The Kunsthistorisches Museum (lit. "Museum of Art History", also often referred to as the "Museum of Fine Arts") is an art museum in Vienna, Austria. Housed in its festive palatial building on Ringstraße, it is crowned with an octagonal dome. The term Kunsthistorisches Museum applies to both the institution and the main building. It is the largest art museum in the country and one of the most important museums worldwide.
It was opened around 1891 at the same time as the Natural History Museum, Vienna, by Emperor Franz Joseph I of Austria-Hungary. The two museums have similar exteriors and face each other across Maria-Theresien-Platz. Both buildings were built between 1871 and 1891 according to plans drawn up by Gottfried Semper and Baron Karl von Hasenauer. The two Ringstraße museums were commissioned by the emperor in order to find a suitable shelter for the Habsburgs' formidable art collection and to make it accessible to the general public. The buildings are rectangular in shape, and topped with a dome that is 60 meters high. The façade was built of sandstone. The inside of the museums is lavishly decorated with marble, stucco ornamentations, gold-leaf and paintings. The staircase of the Kunsthistorisches Museum is equipped with paintings by Gustav Klimt, Ernst Klimt, Franz Matsch, Hans Makart and Mihály Munkácsy.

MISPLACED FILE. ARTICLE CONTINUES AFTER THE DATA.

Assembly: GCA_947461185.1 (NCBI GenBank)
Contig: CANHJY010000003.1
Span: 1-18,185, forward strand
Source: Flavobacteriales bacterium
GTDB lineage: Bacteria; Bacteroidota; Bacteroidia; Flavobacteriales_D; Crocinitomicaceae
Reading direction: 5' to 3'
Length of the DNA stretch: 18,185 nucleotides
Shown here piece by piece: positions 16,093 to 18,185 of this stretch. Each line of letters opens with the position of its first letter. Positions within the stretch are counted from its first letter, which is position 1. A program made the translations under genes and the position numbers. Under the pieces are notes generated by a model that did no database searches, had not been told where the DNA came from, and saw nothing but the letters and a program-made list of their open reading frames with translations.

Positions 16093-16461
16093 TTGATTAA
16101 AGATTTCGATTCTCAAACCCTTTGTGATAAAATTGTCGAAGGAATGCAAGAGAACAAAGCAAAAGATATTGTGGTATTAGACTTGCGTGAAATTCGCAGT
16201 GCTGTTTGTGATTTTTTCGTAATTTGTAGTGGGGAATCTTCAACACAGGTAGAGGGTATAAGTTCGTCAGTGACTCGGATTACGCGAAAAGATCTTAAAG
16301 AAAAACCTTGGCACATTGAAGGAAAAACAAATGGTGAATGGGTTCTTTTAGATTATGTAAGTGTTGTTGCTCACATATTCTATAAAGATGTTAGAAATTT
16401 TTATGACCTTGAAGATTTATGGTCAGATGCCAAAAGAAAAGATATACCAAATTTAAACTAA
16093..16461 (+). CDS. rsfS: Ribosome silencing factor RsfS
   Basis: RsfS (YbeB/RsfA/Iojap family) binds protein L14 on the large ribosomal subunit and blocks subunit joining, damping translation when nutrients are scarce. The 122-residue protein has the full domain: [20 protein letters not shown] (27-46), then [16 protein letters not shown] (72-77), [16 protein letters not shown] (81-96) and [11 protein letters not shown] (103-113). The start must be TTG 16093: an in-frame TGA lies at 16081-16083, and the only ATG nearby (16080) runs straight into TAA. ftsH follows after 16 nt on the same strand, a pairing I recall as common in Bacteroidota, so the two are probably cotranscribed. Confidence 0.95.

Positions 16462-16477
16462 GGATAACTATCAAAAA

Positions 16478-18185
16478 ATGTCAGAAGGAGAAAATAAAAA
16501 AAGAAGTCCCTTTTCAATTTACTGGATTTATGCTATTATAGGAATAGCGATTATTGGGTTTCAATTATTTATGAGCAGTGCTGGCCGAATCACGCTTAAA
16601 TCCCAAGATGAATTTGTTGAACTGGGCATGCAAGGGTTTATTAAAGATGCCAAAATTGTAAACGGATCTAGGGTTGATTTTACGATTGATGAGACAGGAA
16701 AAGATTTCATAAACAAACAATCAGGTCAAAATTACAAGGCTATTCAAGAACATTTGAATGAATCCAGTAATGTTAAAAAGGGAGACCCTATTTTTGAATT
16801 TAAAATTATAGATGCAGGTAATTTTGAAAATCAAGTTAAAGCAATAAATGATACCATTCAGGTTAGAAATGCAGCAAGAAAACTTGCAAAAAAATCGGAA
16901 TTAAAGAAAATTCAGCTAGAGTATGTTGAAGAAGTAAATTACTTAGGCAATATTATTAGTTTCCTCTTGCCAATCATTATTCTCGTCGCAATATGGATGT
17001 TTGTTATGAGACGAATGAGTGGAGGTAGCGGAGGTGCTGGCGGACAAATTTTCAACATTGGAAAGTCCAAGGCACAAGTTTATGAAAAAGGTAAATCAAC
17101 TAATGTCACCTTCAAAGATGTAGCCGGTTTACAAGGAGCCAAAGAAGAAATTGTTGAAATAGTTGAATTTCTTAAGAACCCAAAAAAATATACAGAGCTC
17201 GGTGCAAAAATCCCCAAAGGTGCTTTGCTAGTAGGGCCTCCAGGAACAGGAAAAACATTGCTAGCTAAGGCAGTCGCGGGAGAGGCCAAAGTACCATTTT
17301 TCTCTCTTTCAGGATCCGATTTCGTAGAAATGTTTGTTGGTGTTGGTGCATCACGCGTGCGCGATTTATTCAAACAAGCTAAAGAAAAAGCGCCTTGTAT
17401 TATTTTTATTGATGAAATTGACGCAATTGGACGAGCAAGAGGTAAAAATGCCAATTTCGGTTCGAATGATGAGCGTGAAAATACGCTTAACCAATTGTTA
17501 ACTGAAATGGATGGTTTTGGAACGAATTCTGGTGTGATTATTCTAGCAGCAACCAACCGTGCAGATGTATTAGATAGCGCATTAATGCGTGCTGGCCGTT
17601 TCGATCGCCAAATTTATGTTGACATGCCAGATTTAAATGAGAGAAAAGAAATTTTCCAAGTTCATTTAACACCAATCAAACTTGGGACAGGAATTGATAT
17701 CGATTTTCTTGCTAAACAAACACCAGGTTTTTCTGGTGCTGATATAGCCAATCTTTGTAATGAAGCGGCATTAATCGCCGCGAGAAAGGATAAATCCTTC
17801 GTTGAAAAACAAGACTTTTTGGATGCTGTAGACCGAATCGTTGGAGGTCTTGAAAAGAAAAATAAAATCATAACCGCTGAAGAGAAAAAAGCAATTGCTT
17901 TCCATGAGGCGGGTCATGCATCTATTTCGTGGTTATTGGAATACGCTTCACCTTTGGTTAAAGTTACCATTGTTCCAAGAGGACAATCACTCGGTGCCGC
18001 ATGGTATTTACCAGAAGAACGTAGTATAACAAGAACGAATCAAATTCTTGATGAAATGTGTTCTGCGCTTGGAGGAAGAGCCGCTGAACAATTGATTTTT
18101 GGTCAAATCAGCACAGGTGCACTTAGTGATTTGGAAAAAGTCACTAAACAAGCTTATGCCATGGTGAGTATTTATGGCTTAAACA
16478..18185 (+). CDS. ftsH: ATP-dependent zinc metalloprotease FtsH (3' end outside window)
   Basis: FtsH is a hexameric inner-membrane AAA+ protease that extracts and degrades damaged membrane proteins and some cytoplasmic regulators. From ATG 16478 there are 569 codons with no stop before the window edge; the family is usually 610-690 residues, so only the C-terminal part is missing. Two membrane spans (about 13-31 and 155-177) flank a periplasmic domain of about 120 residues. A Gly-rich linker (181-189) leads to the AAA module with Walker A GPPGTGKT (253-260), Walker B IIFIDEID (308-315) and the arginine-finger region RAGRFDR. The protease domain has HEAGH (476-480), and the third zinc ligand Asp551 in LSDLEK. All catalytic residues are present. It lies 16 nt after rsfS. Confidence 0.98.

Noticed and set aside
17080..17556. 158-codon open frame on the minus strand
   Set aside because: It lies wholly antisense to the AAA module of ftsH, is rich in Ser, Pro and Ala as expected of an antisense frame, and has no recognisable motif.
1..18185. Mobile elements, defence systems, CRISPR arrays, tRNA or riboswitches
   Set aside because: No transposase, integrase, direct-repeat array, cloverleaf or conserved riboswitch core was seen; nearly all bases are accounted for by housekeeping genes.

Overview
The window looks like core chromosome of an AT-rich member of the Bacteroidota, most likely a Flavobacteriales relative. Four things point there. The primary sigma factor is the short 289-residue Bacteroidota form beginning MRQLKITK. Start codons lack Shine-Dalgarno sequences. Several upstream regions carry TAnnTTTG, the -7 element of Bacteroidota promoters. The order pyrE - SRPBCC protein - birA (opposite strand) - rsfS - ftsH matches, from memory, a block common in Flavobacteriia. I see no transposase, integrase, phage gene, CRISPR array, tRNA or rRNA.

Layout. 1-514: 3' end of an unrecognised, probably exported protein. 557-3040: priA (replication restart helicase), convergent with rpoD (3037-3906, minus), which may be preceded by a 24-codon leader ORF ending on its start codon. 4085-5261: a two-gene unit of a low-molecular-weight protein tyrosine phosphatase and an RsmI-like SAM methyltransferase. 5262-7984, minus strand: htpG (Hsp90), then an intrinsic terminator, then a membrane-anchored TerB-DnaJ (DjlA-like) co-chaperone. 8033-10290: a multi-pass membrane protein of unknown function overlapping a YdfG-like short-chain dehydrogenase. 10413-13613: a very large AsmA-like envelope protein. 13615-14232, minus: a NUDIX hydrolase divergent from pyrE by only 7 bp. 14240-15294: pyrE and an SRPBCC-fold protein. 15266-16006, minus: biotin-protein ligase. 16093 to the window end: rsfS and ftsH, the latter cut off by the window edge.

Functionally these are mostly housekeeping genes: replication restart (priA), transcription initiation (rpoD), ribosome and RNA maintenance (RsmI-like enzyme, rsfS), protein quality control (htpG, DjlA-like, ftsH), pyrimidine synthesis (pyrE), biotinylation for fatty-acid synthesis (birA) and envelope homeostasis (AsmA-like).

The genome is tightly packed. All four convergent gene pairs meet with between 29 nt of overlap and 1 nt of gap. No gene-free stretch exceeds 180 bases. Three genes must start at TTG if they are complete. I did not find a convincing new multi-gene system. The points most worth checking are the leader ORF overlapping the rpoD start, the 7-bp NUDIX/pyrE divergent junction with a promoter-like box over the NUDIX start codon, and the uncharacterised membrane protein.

The museum's primary collections are those of the Habsburgs, particularly from the portrait and armour collections of Ferdinand of Tirol, the collections of Emperor Rudolph II (the largest part of which is, however, scattered), and the collection of paintings of Archduke Leopold Wilhelm, of which his Italian paintings were first documented in the Theatrum Pictorium.
Notable works in the picture gallery include:
The collections of the Kunsthistorisches Museum:
Also affiliated are the:
One of the museum's most important objects, the Cellini Salt Cellar sculpture by Benvenuto Cellini, was stolen on May 11, 2003 and recovered on January 21, 2006, in a box buried in a forest near the town of Zwettl, Austria. It was featured in an episode of Museum Secrets on the History Channel. It had been the biggest art theft in Austrian history.
The museum is the subject of Johannes Holzhausen's documentary film The Great Museum (2014), filmed over two years in the run up to the re-opening of the newly renovated and expanded Kunstkammer rooms in 2013.
Media related to Kunsthistorisches Museum at Wikimedia Commons